Monday, May 25, 2020

'Last to Sea' # 9 : INSTALLED

Work continues on this year's contribution to the Elora Sculpture Project : 'Last to Sea'
Overall installation rough
On Thursday, May 21, I was assisted by Kelly Probyn-Smith of Elfworks Studios in the final installation of 'Last to Sea' at Elora. The site is to the East side of the small park in the heart of Elora, at the corner of Mill and the bridge. ( 1 )

Social Distancing measures not withstanding, my normal practice over the years has been to undertake the installation early on a weekday morning, which allows me to get a parking space close to the mounting point for ease of unloading. This year the weather was perfect, bright and sunny and at the start of our first really warm temperatures of this season.

Placing the base (KPS)
I was bit concerned at first with the base position, which was right on the edge of the pathway around the east side of the park. The diameter of the overall piece was four feet, and so it was certain to project somewhat on the admittedly very wide pathway. In terms of viewing however, this would allow for close observation into the collection - which will be seen to be important.

Placing the base stone slabs (KPS)
I had taken a reference image of the stone slabs that form the 'ocean floor' part of the piece. The 'Elkhorn' unit was by far the heaviest, and as I had when initially working out the pattern, this unit was laid first, then the other stones around this. You can see 'Abalone' and 'Unknown in the Depths' positioned here as well. These individual sculptures are fixed to their respective stone bases.

Bottom stones placed (KPS)
The last two elements that sat on the slabs, 'Sea Turtle' and 'Horseshoe Crab', were designed with a cord to allow them to be tied down to the steel gridwork underneath. You can see how the rough limestone slabs cover the majority of the base grid. I had brought a few unusual pot-marked stones that I had gathered from South Baymouth on Manitoulin Island. These worked nicely into the overall pattern, covering some of the larger gaps between the irregular shaped slabs.

Top grid with plastic and all sculptural elements in place (KPS)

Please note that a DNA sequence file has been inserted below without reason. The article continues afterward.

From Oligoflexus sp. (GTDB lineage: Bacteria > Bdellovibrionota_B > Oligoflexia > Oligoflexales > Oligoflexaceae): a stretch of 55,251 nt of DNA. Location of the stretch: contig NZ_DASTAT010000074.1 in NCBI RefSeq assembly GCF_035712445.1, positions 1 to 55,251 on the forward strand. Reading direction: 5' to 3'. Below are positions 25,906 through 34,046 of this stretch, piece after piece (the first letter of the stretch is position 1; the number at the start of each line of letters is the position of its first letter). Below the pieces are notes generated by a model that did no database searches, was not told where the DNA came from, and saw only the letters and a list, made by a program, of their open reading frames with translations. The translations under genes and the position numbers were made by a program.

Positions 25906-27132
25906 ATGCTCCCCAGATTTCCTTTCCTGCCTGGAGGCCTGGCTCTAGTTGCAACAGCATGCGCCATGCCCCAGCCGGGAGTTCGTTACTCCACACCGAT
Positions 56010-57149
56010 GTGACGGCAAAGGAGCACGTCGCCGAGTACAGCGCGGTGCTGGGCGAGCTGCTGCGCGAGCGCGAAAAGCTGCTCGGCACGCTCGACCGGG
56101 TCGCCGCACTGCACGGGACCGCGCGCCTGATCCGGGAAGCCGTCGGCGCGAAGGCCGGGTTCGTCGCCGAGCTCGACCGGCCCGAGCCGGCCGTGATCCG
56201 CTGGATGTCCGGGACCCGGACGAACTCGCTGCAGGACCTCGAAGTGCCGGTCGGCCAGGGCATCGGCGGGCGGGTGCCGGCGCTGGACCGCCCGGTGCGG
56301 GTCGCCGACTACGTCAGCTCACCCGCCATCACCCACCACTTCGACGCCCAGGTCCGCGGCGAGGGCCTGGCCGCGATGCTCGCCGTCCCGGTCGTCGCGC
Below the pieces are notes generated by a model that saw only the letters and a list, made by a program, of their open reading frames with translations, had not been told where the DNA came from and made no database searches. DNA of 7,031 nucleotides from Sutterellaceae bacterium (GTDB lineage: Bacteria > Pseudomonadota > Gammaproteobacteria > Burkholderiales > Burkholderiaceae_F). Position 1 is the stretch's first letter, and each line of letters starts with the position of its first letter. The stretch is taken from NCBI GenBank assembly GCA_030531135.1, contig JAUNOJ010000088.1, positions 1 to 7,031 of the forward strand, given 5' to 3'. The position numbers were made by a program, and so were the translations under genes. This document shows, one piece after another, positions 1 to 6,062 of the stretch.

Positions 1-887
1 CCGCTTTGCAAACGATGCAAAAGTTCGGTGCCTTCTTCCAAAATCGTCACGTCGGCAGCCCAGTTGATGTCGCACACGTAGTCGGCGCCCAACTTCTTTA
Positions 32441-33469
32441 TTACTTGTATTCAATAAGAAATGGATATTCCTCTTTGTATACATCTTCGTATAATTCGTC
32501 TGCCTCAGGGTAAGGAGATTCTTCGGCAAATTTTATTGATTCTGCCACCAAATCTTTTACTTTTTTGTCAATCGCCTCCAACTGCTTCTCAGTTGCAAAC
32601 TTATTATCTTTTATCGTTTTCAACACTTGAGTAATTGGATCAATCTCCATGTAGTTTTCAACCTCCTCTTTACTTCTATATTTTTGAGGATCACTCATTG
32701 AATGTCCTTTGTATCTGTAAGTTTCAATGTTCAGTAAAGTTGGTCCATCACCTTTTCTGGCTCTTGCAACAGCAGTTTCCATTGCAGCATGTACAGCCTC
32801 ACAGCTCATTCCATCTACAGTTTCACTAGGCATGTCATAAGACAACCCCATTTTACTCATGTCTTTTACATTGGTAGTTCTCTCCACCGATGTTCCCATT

The next step was to mount the upper grid, which already had the bottles and foam trays attached for the 'Sea of Plastic' element. This structure was secured with tightened nuts through the four upright rods seen here.
Last was hanging the remaining two sculptural elements 'Shark' and 'Tiny Fishes'.
These last two were the most fiddly, partially because Tiny Fishes is a moving element, and it was important to make sure there would be a range of motion possible without potential tangling. (I actually expect at some point over the long installation period, these tiny fish will in fact become 'caught' into the netting!)

Applying the netting (KPS)
I had previously cut to length the nylon fish netting that surrounds the piece. In fact this net was about 15 feet top to bottom (in normal use), so I had simply cut off a four foot wide strip. Since I needed about 13 feet minimum to encircle the four foot diameter, I had already stitched the net into a tube. (You can see this line of yellow cord running down next to my body in the image.) This all means that the fishing net is actually running sideways to its normal direction in use. ( 2 )
Although not difficult, with the net secured at both top and bottom, there were a lot of knots to be tied. This part of the overall installation certainly took the longest.

Completed installation
Overall installation rough
The steps between initial inspiration even to first production layout can have a lot of twists and turns. In the case of 'Last to Sea', I think the design I originally submitted to the ESP jury was faithfully rendered in the finished work.
The main difference I note is in the proportions, the illustration shows the total height to be less, closer to three feet, where the final piece is actually 4 feet tall.
Another difference is the detailing on the 'Shark' element, where the original proposal was for a rigid, 3D construction.
You will see in the layout there had originally been two coral types, the second was replaced by the 'Unknown in the Depths' element in the final work.

with the artist (KPS)
Standing back - showing the placement
One thing that became clear, once the work was done and we had a chance to stand back.
'Last to Sea' is a large piece. From a distance, the bright green of the fishing net dominates the view, with the individual creature sculptures within mere shadows.

Through the net (KPS)
As you come closer, peering through the net allows you to see the creatures in detail.

Just what are those shapes?
Why are they included?

Next up : Commentary on the Artist's Vision

( KPS ) Images by Kelly Probyn-Smith - used with permission

( 1 ) If you plan to visit Elora, be warned that the bridge crossing the Grand at the centre of of town is closed and under construction. For access from the south Guelph or Kitchener from the south-west, you will have to loop up on County Road 7, then turn east down David Street to get to the downtown area where all the sculptures are located.

( 2 ) Hopefully any real fishers seeing the completed installation will not scoff too much at this. And most especially at the (amateurish!) knot work. As it turned out, with both of us working on the tying up, two quite different methods (neither of them likely to be correct) were in use.

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February 15 - May 15, 2012 : Supported by a Crafts Projects - Creation and Development Grant

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